Jan 9, 2009
I'm off the bandwagon.

I recently came across the so-called study linking autism with TV/video subscriptions (a study done by Cornell University). I've been known to get riled up when misinformation on a medical subject is spread by people with no medical training whatsoever. This time is no different.

There are many red flags at first glance. First, the people involved in the study are not medical doctors; they are business management majors. Second, the study wasn't based on any medical data. Third, it breaks down to three business majors' opinions about a disease in which they have no expertise or training, based on the correlation of incidences of autism with people who have cable TV subscriptions. Yes, cable TV subscriptions.

Fourth, having taken a couple of statistics classes, I object to the authors' read of specific numbers while ignoring critical data. It's not false, but it's misleading. Remember the old Trident ad, which said "4 out of 5 dentists recommend chewing Trident after meals"? They polled dozens of dentists, and only four said they would recommend chewing Trident. The Trident lawyers took the data of five dentists, which included the four who recommended Trident, and used that to prove their numbers. They also could have said, four out of four dentists recommend Trident, and technically, they wouldn't be wrong. They simply neglect to mention the dozens of dentists who did not recommend it. Legally, they don't have to.

To put it another way, there could be a million other factors these families have in common which also have nothing to do with autism. For example, I could say, and I wouldn't be any more wrong than Mr. Waldman et al, that autism diagnoses rose more rapidly in counties where a high percentage of households had minivans than in counties with a low percentage of minivans. Therefore, I will introduce a theory that minivans cause autism.

That's right, anyone can publish headline-splashing trash like this just for the attention. And get rich by doing so.

I'm not an expert on autism, nor statistics, nor do I claim to be. Yet common sense allows me to postulate several far more reasonable theories. Areas with higher numbers of cable subscriptions are more likely to have more traffic (increased pollution), higher stress jobs (stress can cause all kinds of health issues which can affect egg/sperm quality), and higher numbers of educated people in their late 30s and early 40s who, because they are older, are more likely to earn a higher wage, and can therefore afford cable. Women in this age group are also more likely to have DNA replication mishaps with their oocytes, "bad eggs" if you will, as indicated by the higher miscarriage rate/lower pregnancy rate as you age.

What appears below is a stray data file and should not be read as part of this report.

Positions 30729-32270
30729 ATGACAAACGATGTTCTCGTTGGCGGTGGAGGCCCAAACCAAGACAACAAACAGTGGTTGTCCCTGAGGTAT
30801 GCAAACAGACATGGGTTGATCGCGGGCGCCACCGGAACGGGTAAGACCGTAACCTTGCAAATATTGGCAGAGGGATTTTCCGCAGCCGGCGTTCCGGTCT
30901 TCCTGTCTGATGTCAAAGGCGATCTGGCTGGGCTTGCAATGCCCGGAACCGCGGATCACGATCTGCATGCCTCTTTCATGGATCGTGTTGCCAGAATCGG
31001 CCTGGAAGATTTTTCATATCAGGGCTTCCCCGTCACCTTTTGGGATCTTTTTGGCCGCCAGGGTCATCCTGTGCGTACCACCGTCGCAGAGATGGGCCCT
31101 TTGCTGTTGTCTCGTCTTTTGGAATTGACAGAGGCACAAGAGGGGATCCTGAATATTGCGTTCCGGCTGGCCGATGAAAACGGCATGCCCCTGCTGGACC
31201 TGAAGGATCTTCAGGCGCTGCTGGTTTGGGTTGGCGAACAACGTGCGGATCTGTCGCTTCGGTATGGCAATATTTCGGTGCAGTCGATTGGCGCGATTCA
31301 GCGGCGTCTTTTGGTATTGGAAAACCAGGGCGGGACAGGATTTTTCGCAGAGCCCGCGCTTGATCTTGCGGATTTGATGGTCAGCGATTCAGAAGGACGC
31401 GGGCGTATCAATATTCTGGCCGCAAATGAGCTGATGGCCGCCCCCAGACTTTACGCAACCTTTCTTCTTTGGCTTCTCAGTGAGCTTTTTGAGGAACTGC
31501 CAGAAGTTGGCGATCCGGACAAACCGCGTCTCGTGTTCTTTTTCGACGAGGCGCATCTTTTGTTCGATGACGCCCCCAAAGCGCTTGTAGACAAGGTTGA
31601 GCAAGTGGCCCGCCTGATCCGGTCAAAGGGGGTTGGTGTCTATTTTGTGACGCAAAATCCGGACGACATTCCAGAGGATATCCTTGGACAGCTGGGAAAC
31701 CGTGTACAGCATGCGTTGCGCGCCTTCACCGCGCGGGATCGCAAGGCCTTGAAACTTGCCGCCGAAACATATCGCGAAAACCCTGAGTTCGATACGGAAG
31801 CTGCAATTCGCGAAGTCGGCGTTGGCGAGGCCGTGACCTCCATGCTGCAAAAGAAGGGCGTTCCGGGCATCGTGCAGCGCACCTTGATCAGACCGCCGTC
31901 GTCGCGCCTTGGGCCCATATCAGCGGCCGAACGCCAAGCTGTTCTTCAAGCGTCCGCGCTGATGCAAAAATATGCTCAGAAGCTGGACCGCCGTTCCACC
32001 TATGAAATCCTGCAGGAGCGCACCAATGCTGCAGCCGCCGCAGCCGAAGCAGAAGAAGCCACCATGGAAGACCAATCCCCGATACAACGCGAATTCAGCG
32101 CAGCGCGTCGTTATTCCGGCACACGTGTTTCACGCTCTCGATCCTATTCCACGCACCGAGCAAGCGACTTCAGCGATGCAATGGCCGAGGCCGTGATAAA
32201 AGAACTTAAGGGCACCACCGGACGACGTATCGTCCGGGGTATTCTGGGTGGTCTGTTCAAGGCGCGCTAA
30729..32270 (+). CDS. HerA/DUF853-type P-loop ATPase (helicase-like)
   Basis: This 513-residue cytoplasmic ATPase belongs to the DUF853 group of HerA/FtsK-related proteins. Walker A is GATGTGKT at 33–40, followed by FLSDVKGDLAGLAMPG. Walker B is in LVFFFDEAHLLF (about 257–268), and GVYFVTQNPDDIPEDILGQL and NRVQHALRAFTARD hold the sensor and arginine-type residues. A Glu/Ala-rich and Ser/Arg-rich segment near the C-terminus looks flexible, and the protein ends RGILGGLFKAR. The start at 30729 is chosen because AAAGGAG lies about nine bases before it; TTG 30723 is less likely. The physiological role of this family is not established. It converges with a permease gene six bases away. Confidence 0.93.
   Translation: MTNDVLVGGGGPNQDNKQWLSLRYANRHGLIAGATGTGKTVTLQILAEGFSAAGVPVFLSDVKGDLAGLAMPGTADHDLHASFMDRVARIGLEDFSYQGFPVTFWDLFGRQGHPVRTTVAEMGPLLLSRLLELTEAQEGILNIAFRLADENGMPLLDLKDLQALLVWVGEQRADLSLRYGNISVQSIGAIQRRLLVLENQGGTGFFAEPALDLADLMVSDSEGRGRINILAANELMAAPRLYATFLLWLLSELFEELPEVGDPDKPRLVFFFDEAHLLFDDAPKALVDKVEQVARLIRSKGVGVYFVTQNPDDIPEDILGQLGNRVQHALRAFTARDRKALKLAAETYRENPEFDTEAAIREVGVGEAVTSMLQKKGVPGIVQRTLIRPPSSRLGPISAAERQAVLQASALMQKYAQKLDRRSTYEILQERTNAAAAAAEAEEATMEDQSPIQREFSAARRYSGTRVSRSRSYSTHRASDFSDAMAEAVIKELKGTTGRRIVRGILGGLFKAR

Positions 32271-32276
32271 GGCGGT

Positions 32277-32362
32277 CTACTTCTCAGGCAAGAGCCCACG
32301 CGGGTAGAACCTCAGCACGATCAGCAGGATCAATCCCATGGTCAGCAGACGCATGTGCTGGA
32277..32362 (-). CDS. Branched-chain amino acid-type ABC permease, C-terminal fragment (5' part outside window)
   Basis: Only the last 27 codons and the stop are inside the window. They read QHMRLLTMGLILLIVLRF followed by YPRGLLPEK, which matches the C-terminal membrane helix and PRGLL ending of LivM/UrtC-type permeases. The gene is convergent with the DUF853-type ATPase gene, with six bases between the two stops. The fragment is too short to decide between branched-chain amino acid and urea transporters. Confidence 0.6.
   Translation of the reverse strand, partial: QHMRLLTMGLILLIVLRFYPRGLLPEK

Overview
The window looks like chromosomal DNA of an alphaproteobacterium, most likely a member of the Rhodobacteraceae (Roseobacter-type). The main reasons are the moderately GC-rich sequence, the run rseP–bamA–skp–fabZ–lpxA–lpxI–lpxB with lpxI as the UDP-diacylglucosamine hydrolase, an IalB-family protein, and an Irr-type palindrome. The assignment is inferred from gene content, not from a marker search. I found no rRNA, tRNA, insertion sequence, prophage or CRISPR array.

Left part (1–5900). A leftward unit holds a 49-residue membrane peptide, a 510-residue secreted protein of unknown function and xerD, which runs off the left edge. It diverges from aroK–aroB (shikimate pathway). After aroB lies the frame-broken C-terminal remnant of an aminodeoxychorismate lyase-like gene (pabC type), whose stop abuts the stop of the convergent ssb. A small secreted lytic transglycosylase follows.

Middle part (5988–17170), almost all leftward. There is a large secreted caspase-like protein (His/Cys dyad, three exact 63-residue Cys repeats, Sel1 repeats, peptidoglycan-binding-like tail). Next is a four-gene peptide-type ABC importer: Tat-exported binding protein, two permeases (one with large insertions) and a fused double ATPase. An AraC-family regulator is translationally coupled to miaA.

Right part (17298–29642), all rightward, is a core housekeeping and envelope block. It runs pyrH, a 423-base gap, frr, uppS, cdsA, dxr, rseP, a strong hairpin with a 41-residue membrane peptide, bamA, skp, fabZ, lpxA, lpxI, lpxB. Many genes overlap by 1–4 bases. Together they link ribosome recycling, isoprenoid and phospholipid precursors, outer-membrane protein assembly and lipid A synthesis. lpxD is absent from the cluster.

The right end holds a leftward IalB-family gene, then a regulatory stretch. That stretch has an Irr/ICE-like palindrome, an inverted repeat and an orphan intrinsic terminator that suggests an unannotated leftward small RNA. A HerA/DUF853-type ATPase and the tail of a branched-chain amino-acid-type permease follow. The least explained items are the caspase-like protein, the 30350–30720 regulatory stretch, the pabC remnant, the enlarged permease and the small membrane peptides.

The author of the "study" also wondered why autism is increasing in recent years, and postulated that TV subscriptions are the culprit. My theory is that it's getting increasingly popular to have children later in life these days, since women want to advance in their careers before starting a family.  Because these women are older, and are working full-time in addition to working as a mother, they are more stressed. (It's not easy having kids when your joints creak, believe me!) Because they are older and more stressed, their eggs are older and more stressed, and more prone to replication errors. Lastly, as these women have advanced in their careers before having children, they are earning a decent wage, and can therefore afford cable. It must be the cable, right?  I'll bet they can also afford to eat out more often than people who can't afford cable. I think I'll publish a study, "Eating Out Causes Autism".

Do you think the authors studied the rates of autism among families with Dish? I wonder if watching Netflix is safer than Hulu for not "catching" autism?

While I don't condone a lot of TV time, I don't believe a few minutes each day will harm a baby. Certainly it will not "cause" autism. I am convinced autism is genetic (see this article linking facial features of infants and autism) and it is clearly not caused by any external visual stimulus.

Which is why I let my babies sit in my lap while we watch "Peep and the Big Wide World": http://www.peepandthebigwideworld.com/videos/index.html
 

Posted at 03:13 pm by lisachu
 

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